Eliasson G (1991) Modeling the experimentally organized economy: complex dynamics in an empirical micro-macro model of endogenous economic growth. J Econ Behav Organ 16: 153–182CrossRefGoogle Scholar
  21. 21.
    Eliasson G, Olavi G, Heiman M (1976) A micro-macro interactive simulation model of the swedish economy. FörvaltningsbolagetSindexGoogle Scholar
  22. 22.
    Farmer DJ, Gallegati M, Hommes C, Kirman A, Ormerod P, Cincotti S, Sanchez A, Helbing D (2012) A complex systems approach to constructing better models for managing financial markets and the economy. J Eur Phys J: Spec Top 214(1):295–324CrossRefGoogle Scholar
  23. 23.
    Fernández-Villaverde J (2010) The econometrics of dsge models. SERIEs 1:3–49CrossRefGoogle Scholar
  24. 24.
    Gallegati M, Richiardi M (2009) Agent-based modelling in economics and complexity. In: Meyer B (ed) Encyclopedia of complexity and system science. Springer, New York, pp 200–224CrossRefGoogle Scholar
  25. 25.
    Gardner M (1970) Mathematical games: the fantastic combinations of john conwa’s new solitaire game ‘life’. Sci Am 223(4):120–123CrossRefGoogle Scholar
  26. 26.
    Grazzini J, Richiardi M (2013) Consistent estimation of agent-based models by simulated minimum distance. Working Paper 130/2013, LABORatorio R. RevelliGoogle Scholar
  27. 27.
    Grazzini J, Richiardi M, Sella L (2012a) Small sample bias in msm estimation of agent-based models. In Teglio A, Alfarano S, Camacho-Cuena E, Ginés-Vilar M (eds) Managing market complexity. The approach of artificial economics. Lecture notes in economics and mathematical systems. Springer, HeidelbergGoogle Scholar
  28. 28.
    Grazzini J, Richiardi MG, Sella L (2012b) Indirect estimation of agent-based models. An application to a simple diffusion model. Complex Econ 1(2): (forthcoming)Google Scholar
  29. 29.
    Kirman A (2010) The economic crisis is a crisis for economic theory. CESifo Econ Stud 56(4):498–535CrossRefGoogle Scholar
  30. 30.
    Krugman P (2011) The profession and the crisis. East Econ J 37:303–312CrossRefGoogle Scholar
  31. 31.
    Li J (2011) Dynamic microsimulation for public policy analysis. Boekenplan, MaastrichtGoogle Scholar
  32. 32.
    Martini A, Trivellato U (1997) The role of survey data in microsimulation models for social policy analysis. Labour 11(1):83–112CrossRefGoogle Scholar
  33. 33.
    Morand E, Toulemon L, Pennec S, Baggio R, Billari F (2010) Demographic modelling: the state of the art. SustainCity Working Paper 2.1a, Ined, ParisGoogle Scholar
  34. 34.
    Olson PI (2007) On the contributions of Barbara Bergmann to economics. Rev Pol Econ 19:475–496CrossRefGoogle Scholar
  35. 35.
    Orcutt GH (1957) A new type of socio-economic system. Rev Econ Stat 39:116–123CrossRefGoogle Scholar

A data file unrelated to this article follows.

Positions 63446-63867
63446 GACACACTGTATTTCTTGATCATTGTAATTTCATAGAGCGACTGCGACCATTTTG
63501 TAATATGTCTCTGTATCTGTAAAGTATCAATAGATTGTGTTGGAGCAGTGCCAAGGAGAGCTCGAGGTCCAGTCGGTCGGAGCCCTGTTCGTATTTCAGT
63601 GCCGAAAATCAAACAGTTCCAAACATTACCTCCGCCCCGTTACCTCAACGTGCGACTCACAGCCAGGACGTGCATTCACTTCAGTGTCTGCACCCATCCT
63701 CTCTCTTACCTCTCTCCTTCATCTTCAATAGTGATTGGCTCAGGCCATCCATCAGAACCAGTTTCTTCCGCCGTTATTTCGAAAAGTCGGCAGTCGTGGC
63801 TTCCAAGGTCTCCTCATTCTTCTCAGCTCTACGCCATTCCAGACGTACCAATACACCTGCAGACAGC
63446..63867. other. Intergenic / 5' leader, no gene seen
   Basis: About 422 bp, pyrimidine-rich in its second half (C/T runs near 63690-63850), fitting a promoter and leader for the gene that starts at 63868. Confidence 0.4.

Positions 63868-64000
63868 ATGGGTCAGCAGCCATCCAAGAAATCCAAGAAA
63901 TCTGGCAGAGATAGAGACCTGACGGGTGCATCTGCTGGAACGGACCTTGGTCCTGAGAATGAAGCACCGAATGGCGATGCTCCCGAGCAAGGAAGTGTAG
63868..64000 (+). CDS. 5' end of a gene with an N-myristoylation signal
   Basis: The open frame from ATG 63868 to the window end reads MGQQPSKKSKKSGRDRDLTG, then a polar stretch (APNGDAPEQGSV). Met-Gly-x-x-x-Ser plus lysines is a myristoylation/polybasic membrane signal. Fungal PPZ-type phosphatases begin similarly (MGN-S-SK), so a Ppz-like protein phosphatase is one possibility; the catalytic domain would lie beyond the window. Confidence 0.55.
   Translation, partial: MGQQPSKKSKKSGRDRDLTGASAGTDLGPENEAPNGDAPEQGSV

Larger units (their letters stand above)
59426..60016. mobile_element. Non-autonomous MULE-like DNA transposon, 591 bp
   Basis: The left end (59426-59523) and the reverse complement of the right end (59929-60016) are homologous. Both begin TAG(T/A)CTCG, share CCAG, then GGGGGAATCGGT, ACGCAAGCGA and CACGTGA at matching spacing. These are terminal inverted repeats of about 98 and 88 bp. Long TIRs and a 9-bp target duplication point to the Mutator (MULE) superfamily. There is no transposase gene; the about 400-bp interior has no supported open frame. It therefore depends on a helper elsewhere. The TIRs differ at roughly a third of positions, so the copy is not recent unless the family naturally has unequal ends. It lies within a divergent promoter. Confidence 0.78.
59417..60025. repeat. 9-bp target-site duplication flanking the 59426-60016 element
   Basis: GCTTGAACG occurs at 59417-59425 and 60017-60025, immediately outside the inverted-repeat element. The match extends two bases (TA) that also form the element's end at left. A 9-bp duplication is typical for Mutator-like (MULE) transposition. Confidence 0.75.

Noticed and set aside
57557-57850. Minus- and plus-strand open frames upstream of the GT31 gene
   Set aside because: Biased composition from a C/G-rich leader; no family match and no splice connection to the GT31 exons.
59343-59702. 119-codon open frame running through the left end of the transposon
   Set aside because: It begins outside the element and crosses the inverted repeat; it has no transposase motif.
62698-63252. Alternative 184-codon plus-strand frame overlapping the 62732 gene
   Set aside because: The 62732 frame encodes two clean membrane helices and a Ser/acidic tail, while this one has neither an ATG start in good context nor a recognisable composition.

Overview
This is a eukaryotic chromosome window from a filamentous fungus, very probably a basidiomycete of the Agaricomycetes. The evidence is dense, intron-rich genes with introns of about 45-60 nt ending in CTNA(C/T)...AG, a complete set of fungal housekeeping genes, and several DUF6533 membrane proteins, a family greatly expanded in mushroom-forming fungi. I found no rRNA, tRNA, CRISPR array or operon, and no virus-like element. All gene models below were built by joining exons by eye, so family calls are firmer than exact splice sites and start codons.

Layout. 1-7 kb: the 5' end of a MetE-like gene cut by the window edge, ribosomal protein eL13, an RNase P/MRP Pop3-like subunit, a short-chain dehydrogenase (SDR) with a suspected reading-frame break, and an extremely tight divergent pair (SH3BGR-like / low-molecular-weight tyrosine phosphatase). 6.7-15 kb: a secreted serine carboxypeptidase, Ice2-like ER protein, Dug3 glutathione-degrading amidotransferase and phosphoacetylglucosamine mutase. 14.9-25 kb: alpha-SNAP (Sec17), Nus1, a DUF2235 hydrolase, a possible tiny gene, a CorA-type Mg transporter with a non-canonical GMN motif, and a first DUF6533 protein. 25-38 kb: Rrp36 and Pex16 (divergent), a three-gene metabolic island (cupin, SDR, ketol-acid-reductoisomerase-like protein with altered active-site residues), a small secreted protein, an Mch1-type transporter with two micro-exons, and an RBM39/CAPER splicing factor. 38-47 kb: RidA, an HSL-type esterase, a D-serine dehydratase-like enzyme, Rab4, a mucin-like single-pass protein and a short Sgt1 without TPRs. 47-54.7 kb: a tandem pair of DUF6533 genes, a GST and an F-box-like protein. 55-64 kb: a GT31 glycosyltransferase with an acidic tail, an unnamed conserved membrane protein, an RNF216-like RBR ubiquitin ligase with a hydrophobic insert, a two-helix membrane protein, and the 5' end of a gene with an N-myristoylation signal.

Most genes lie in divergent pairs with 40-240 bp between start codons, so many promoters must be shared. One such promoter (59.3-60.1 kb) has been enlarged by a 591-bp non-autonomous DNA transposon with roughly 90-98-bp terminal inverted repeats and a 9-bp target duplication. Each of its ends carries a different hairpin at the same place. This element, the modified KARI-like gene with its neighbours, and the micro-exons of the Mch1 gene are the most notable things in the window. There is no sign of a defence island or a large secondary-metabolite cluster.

36. 36.
    Orcutt GH (1990) The microanalytic approach for modeling national economies. J Econ Behav Organ 14:29–41CrossRefGoogle Scholar
  37. 37.
    Orcutt GH, Greenberger M, Korbel J, Rivlin AM (1961) Microanalysis of socioeconomic systems. A simulation study. Harper & Brothers, New YorkGoogle Scholar
  38. 38.
    Peichl A (2009) The benefits and problems of linking micro and macro models. Evidence from a flat tax analysis. J Appl Econ XII(2):301–329Google Scholar
  39. 39.
    Richiardi M (2012) Agent-based computational economics: a short introduction. Knowl Eng Rev 27(2):137–149CrossRefGoogle Scholar
  40. 40.
    Schelling T (1969) Models of segregation. Am Econ Rev 59(2):488–493Google Scholar
  41. 41.
    Solow R (2010) Building a science of economics for the real world. Subcommittee on investigations and oversight, committee on science and technology, hearing of Jul 20, 2010 10:00am to 12:00pmGoogle Scholar
  42. 42.
    Stiglitz JE (2011) Rethinking macroeconomics: what failed, and how to repair it. J Eur Econ Assoc 9:591–645CrossRefGoogle Scholar
  43. 43.
    Teglio A, Raberto M, Cincotti S (2012) The impact of banks’ capital adequacy regulation on the economic system: an agent-based approach. Adv Complex Syst 15(suppl02):361–400Google Scholar
  44. 44.
    Tovar CE (2008) Dsge models and central banks. BIS Working Papers 258, Bank for International SettlementsGoogle Scholar
  45. 45.
    von Neumann J, Burks A (1966) Theory of self-reproducing automata. University of Illinois Press, UrbanaGoogle Scholar

Copyright information

© Springer International Publishing Switzerland 2014

Authors and Affiliations

  1. 1.Department of Economics and StatisticsUniversity of TorinoTorinoItaly
  2. 2.Collegio Carlo Alberto and LABORatorio Riccardo RevelliMoncalieri, TorinoItaly

Personalised recommendations